I have been using effects like transparency on my linux laptop for a long time. I think it's great windows is including these-types of effects, but I don't understand why they're 1.) making such a huge deal out of something so small or 2.) insisting they be part of the defalt configuration.
Posted by ImNeat (47 comments )
Link Flag
Apple can do it
I'm a windows user myself, but could it be that Microsoft really can't create a good operating system even if they tried? Assuming that Apple's specs are somewhat accurate, Apple has been able to achieve 5.5 hours of battery life on their 17" laptop which has similar hardware specs as most of the x86 based laptops available today.

For a comparison I looked at the HP dv1000t series notebook. It rated up to 8.75 hours on a 12 cell extended battery. Now take into account that HP offers the T2300, Apple only offers the T2600 on the 17 MacBook pro, and that 8.75 hour battery life is probably based on the low end processor.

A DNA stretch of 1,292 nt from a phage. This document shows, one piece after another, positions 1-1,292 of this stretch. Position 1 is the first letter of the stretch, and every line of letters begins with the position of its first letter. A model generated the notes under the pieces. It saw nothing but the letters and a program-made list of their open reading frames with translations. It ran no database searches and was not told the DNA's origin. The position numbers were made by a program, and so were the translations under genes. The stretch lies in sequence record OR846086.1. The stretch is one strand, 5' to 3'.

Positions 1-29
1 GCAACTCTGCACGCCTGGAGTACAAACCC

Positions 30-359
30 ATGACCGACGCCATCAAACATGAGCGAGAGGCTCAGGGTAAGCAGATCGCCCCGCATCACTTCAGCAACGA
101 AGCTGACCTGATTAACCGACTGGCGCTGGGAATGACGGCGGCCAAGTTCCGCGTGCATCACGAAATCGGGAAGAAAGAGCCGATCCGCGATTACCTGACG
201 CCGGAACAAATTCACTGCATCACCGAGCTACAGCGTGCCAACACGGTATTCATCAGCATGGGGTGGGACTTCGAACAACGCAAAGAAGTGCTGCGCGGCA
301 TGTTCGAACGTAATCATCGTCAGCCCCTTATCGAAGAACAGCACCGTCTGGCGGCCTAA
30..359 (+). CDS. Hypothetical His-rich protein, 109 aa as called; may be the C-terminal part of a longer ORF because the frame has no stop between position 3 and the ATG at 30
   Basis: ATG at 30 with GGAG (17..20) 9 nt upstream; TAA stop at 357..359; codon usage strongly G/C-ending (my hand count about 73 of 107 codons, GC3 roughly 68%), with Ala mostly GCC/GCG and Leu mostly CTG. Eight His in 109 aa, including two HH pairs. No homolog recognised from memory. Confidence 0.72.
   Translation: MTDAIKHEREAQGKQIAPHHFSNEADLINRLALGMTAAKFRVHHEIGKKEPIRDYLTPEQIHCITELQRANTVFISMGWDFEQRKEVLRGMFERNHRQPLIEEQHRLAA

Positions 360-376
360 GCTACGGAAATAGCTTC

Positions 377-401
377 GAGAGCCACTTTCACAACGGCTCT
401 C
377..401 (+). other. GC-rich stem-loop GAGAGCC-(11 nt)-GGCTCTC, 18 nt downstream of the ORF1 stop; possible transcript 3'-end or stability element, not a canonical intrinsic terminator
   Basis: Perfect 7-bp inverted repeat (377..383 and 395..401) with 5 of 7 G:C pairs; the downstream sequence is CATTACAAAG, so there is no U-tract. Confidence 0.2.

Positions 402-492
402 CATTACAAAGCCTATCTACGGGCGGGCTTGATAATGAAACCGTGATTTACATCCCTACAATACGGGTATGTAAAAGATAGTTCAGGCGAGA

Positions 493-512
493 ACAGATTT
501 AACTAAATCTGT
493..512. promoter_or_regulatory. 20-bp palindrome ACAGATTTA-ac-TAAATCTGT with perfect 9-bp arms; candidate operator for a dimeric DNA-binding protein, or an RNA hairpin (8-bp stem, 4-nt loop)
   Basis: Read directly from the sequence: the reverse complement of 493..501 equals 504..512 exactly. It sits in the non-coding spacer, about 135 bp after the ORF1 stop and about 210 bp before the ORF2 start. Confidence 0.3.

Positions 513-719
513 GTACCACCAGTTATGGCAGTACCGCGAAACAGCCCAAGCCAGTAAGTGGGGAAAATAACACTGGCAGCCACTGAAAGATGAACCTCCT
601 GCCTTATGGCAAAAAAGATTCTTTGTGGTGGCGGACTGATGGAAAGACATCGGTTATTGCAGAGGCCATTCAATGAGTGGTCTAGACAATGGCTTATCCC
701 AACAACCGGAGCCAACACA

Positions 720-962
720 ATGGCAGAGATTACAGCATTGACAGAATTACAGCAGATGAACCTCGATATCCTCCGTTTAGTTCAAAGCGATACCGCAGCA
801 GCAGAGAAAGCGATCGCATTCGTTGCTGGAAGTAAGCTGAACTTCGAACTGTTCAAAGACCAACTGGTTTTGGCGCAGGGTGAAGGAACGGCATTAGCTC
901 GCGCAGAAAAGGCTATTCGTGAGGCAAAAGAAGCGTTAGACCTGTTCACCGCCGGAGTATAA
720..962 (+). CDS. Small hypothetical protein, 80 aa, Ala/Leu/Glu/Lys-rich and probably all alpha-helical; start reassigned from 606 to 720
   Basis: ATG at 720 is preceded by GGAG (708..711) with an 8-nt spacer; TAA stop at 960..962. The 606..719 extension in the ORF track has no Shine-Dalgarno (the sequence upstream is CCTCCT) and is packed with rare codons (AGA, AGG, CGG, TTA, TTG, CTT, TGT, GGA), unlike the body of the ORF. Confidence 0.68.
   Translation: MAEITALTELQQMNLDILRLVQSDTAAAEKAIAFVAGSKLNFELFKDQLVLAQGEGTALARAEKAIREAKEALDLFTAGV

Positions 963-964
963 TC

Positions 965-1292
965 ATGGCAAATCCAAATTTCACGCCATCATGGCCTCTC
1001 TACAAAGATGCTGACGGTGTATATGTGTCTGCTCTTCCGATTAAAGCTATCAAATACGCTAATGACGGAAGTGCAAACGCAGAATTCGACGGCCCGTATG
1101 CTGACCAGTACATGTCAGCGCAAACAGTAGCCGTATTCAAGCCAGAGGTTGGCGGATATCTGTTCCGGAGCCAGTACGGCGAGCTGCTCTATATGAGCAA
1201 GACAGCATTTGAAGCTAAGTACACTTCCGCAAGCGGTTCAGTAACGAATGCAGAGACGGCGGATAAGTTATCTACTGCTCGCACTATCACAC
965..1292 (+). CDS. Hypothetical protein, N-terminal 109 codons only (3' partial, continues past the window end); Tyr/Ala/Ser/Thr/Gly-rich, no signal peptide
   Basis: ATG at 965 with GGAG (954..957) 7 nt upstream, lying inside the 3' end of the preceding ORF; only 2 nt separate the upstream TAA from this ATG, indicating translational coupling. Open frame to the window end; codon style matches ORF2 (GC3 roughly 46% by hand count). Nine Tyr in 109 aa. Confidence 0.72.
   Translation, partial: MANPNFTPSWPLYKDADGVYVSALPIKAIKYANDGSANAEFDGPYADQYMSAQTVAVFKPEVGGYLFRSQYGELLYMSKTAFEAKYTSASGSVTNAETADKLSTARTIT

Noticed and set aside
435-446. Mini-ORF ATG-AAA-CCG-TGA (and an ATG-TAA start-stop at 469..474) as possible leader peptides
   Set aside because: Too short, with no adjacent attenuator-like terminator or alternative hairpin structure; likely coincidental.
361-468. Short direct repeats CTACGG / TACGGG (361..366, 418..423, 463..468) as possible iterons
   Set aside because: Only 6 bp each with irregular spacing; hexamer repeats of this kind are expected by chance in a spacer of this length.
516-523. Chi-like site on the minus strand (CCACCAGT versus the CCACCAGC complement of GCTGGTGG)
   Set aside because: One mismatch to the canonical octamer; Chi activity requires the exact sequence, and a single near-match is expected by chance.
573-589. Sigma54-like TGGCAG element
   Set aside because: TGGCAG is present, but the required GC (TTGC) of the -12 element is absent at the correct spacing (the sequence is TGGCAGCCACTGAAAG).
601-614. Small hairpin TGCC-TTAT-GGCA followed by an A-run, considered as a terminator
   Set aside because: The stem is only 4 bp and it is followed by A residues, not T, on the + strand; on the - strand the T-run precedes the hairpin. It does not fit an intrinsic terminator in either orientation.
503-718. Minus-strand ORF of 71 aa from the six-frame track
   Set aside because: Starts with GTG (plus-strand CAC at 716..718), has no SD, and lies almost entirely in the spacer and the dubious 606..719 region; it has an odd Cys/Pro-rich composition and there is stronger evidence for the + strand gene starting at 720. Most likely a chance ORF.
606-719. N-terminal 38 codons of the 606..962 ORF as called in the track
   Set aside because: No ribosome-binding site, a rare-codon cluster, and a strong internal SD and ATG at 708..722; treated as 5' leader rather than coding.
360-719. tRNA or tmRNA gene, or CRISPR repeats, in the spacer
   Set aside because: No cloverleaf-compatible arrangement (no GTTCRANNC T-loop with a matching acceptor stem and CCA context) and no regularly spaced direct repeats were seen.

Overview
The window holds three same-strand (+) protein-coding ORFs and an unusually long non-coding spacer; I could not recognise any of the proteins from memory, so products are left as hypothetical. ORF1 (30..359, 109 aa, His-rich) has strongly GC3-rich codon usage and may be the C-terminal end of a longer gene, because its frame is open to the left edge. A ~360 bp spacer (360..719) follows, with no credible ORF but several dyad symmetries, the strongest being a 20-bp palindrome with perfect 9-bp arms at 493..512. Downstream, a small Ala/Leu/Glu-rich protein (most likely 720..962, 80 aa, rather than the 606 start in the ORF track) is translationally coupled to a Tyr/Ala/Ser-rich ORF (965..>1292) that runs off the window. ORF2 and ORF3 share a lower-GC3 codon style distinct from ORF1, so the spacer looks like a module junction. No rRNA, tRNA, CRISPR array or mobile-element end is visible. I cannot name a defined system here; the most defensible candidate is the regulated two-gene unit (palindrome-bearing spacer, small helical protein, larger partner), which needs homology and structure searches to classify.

Now finally I come to my conclusion. If Apple can make an operating system that offers all the glitz and glamour, for several years I might add, that Microsoft is finally trying to integrate into Vista, why is Microsoft the dominate OS? Obviously Microsoft has become too big to consider how they should solve all their problems. Microsoft should quit trying to lock everyone out of operating system by making it difficult for vendors to properly integrate new code into windows and leave it more up to the hardware vendors to supply drivers. Now Im not talking about making Windows open source. All Im saying is that Microsoft should stick to making an operating system and leave all the smaller tasks to the people that know how to do it best. If MS did then I believe that we would see a leaner, more stable OS come from them that would be difficult to rival by any.

But then again, who knows. Maybe Im just being fallacious. If things were so simple then we wouldnt have anything to comment on.